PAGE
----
Comcast Calls Off Time Warner Cable Merger


Comcast has scrapped plans to merge with Time Warner Cable in a $45.2 billion deal that would have combined the country’s two largest cable and broadband providers, according to a Bloomberg report Thursday.

The move comes a day after the Federal Communication Commission said it planned to oppose the deal, joining lawyers from the Justice Department who felt it would not help consumers. The FCC said it would issue a “hearing designation order” that would prolong the deal, making it more difficult and expensive for Comcast.

Comcast spokeswoman Sena Fitzmaurice and Time Warner Cable spokesman Bobby Amirshahi both declined to comment. But Bloomberg reported that a formal announcement of the terminated deal would come by Friday.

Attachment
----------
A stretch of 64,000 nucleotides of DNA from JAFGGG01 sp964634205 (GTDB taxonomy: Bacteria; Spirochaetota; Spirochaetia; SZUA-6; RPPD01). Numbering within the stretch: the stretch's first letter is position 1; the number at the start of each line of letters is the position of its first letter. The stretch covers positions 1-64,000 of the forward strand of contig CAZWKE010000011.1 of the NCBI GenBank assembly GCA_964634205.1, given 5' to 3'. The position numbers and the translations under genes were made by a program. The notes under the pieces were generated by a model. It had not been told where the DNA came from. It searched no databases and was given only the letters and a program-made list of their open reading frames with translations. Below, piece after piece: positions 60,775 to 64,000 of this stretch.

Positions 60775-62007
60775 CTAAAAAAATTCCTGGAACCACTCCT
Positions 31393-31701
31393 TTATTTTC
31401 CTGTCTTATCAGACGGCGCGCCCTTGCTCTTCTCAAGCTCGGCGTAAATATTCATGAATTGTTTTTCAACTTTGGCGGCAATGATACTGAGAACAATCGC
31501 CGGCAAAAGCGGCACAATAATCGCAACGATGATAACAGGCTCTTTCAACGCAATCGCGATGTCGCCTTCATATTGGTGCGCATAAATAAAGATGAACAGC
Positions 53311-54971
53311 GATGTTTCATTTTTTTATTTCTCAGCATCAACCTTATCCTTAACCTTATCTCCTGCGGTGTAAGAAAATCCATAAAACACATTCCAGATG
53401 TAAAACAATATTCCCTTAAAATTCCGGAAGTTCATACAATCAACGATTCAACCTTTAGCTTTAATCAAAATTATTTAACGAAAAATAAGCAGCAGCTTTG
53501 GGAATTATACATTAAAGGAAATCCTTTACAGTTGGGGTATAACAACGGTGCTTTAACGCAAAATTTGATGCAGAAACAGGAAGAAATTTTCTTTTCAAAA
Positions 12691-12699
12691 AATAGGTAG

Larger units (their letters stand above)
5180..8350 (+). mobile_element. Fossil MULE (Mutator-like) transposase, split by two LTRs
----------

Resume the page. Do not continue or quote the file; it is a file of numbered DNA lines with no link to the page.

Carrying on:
The merger faced vehement opposition from many who claimed such a deal would stifle competition by creating a monopolistic beast. As it is, Americans have limited options compared to other developed countries for buying cable or Internet. A combined Comcast and Time Warner Cable would have represented 54 percent of the entire U.S. market.

The reportedly dead merger marks a second failure for Comcast in just the past year. The Philadelphia-based behemoth suffered a loss when the FCC adopted open Internet rules that enshrine net neutrality — the idea that broadband providers “cannot block, throttle, or create special ‘fast lanes’” for any Internet content.


Source: The Huffington Post

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